What is Anodized Aluminum? 7 Uses for This Hard Metal

Aluminum is one of the few metals that is made stronger through the oxidation process. Oxidation is the process that causes rusting, so for most other metals this is a cause of deterioration. The strengthening process aluminum goes through is called anodizing, which usually involves a bath of acetone that induces electrical currents.

Ultimately, it can result in aluminum that is harder than diamonds. It is often used in harsh environments or in applications that require exposure to the elements. The hard coating that results from the process replaces the original substance. Plus it does not flake off like normal rust, so it can be used in many applications.

anodized aluminumAnodized aluminum is aluminum that has been submerged in a chemical acid bath, causing an electrical current to run through it. This electrical current oxidizes, or rusts, the surface and creates a protective film. Anodized aluminum has increased resistance to corrosion and wear. The anodizing process can work on almost any non-ferrous metal, such as tantalum, titanium, zinc, and magnesium.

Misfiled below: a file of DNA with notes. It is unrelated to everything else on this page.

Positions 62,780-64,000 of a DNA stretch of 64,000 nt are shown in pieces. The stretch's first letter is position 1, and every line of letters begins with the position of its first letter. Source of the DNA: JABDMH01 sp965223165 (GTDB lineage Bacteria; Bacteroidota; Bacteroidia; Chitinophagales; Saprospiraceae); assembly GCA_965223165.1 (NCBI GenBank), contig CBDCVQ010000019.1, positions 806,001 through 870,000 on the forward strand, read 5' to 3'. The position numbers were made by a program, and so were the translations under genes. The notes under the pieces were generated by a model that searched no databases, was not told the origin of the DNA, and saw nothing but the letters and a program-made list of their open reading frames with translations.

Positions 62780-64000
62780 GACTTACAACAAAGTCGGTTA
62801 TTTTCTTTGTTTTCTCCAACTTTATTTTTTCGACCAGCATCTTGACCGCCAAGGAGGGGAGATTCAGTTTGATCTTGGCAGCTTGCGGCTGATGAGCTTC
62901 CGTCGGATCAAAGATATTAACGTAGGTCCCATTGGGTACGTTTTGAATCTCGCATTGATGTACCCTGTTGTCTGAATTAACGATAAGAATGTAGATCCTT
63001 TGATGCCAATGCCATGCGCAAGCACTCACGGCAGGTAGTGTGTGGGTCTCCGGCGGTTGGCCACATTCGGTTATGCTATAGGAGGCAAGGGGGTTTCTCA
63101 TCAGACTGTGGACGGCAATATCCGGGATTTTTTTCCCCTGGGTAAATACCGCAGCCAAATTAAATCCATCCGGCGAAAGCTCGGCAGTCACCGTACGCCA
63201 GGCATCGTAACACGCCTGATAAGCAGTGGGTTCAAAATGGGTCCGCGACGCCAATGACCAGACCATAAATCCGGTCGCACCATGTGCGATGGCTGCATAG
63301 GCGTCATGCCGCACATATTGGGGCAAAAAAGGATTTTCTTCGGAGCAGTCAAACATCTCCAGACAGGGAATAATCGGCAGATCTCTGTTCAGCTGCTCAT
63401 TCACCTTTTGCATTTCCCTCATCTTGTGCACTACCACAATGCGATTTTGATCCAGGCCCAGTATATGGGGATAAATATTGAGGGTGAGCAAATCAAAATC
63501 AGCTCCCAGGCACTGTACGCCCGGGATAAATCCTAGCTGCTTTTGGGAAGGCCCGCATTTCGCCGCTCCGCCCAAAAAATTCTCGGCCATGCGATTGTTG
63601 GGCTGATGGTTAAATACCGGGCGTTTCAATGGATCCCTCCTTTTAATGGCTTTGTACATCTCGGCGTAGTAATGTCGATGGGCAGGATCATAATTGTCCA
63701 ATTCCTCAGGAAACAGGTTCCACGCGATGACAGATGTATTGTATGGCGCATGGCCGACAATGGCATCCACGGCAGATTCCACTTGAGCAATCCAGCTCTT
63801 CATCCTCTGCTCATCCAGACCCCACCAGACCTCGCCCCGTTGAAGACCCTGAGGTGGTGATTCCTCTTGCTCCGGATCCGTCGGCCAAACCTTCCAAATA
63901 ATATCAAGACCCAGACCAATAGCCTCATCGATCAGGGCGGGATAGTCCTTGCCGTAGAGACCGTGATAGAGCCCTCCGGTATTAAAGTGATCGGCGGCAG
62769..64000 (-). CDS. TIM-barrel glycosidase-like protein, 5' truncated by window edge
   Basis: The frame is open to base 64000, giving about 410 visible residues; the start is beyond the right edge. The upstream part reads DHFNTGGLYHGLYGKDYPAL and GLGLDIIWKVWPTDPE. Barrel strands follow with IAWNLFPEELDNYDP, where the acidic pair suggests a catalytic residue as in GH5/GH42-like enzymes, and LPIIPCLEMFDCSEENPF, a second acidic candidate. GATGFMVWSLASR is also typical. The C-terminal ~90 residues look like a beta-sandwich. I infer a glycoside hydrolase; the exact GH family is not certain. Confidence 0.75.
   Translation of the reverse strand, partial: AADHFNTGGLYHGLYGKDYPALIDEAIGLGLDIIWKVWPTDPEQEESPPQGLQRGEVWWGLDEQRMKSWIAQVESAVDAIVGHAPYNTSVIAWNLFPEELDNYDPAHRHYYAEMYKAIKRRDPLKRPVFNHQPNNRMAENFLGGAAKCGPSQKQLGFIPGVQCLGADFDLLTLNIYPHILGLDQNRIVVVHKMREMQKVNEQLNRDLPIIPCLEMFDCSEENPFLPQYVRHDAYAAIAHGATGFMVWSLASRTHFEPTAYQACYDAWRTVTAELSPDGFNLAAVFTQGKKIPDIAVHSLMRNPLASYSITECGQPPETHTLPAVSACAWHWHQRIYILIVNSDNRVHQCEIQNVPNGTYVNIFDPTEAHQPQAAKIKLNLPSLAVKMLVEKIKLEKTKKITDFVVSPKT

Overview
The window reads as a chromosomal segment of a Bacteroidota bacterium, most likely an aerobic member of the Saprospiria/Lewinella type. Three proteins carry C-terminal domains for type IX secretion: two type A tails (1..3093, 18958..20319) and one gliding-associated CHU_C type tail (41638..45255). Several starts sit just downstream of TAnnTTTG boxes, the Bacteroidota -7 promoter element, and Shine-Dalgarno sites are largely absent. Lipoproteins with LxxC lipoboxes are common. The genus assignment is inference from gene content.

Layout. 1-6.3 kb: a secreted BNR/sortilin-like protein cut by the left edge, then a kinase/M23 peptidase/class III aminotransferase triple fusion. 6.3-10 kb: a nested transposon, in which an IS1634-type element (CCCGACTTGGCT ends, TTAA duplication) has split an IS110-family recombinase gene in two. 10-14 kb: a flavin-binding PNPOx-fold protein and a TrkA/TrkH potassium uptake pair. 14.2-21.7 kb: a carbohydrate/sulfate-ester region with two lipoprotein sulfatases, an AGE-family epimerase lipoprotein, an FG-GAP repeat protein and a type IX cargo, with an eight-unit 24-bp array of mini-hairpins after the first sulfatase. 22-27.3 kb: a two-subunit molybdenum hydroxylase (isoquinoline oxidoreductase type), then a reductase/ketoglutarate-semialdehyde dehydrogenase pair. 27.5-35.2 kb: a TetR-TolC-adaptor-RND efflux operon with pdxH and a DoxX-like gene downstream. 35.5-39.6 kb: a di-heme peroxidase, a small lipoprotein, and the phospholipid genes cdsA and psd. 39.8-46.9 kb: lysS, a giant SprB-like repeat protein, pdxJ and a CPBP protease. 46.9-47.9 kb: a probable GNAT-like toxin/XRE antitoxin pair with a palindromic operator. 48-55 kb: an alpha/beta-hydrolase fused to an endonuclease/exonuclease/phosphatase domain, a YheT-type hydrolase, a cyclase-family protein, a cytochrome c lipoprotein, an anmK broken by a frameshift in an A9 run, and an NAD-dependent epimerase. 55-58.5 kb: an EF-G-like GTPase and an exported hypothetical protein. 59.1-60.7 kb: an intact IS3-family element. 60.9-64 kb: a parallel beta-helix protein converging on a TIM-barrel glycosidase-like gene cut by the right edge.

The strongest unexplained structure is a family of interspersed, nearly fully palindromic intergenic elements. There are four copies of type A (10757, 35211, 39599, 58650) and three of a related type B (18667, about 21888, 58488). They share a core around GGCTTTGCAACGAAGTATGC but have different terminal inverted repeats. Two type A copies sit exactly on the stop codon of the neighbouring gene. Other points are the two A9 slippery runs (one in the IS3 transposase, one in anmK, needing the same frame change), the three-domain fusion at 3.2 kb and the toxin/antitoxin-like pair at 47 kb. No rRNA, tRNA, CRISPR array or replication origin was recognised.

Anodizing does not just increase the durability of aluminum—it heightens the visual appeal too. The oxide layers added by anodizing make the aluminum surface better for dyes, adhesives, and paint. Anodized aluminum nameplates allow the image to be sealed in anodized aluminum. This ability makes for superior image appearance with lasting quality.

Uses for Anodized Aluminum

1. Exposed metal framework on buildings
2. Premium cookware
3. Outer space satellites
4. Framework material for outdoor furniture and decorative items
5. Protective housing for modern computer systems
6. Protective housing for modern home appliances
7. Anodized aluminum nameplates

Learn more about Yeuell’s photo anodizing process, which gives their anodized aluminum nameplates the durability of sapphire.